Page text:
Brown and others pledged to hold similar meetings throughout the summer.
Candidate Holmes’s letter to City Hall faces inquiry
He certainly would not be the first. And he’s unlikely to be the last.
Russell Holmes, a Democratic candidate for the Sixth Suffolk District for the House of Representatives, recently sent letters to City Hall asking for contributions and volunteers, a campaign finance law no-no.
Campaign finance law forbids soliciting funds in a public building. The law also forbids fundraising solicitations sent to official state e-mail addresses, something that both state Democratic Party chair John Walsh and Treasurer Timothy Cahill, running for governor as an independent, have both run afoul of.
Holmes told the Reporter the campaign’s mailing to a City Hall address was inadvertent. His mother had come up from Mississippi to help his campaign and had put together a mailing database from business cards and other addresses he had that included several City Hall addresses. “She didn’t know the rules” and he didn’t catch the mistake in time, he said. The list of addresses will be scanned more carefully for future mailings, he said.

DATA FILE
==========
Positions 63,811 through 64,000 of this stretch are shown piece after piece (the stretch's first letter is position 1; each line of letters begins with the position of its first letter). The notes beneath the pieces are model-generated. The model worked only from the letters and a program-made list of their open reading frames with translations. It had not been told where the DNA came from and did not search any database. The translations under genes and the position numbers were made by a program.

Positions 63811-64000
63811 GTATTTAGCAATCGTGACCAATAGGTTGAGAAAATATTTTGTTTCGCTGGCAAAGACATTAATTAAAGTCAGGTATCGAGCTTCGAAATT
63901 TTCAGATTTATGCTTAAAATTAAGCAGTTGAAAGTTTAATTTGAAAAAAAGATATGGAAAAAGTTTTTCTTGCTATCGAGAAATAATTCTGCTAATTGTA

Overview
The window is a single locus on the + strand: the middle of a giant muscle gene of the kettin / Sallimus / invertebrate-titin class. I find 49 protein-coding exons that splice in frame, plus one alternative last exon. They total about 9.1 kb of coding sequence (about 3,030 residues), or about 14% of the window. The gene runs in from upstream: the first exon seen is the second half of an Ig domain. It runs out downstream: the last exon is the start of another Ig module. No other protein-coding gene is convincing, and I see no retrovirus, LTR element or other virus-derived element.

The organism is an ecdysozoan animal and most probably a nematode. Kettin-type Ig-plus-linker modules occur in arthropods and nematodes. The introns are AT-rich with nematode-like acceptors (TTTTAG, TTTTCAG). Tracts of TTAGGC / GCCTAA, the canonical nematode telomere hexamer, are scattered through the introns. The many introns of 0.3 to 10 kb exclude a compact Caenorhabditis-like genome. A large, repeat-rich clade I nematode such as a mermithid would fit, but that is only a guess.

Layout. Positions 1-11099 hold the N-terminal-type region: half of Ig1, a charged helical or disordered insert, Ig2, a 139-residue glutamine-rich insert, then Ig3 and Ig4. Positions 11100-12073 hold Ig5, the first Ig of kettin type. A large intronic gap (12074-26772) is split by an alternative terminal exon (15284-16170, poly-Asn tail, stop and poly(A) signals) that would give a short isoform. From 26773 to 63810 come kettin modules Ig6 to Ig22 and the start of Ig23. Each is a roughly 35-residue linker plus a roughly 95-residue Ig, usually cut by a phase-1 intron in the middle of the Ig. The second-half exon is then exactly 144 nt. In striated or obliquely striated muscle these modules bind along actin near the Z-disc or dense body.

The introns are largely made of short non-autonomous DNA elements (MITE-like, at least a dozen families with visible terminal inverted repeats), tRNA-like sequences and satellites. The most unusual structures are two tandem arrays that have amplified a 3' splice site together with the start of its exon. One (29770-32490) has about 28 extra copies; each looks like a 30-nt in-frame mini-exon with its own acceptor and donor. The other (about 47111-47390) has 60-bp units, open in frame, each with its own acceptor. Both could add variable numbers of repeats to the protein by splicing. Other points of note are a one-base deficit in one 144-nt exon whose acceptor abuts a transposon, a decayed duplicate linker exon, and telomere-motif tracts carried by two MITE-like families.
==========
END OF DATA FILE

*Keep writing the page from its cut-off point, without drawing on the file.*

District 7 Councillor Chuck Turner, whose aide Darrin Howell is one of the other candidates running for the Sixth Suffolk seat, is expected to file a complaint with the state Office of Campaign and Political Finance.
In the fundraising letter, obtained by the Reporter, Holmes wrote that he expected the race to be “tough” and noted that other candidates have pulled nomination papers. The other candidates running to replace retiring state Rep. Willie Mae Allen (D-Mattapan) include past candidate Kathy Gabriel, local activist Karen Payne, and Divo Monteiro and LaTasha Cooper. All are Democrats except for Adam Bisol, a Republican.
“Now, I am asking you for help to make this campaign a success,” Holmes wrote. “We have thousands of brochures to purchase, hundreds of yard signs to order, scores of volunteers to feed, and many ads to buy. I am turning to the people who have known me the longest, who know me the best, and I humbly invite you to get involved in this campaign. Please take the time to fill out and return the enclosed contribution and volunteer card.”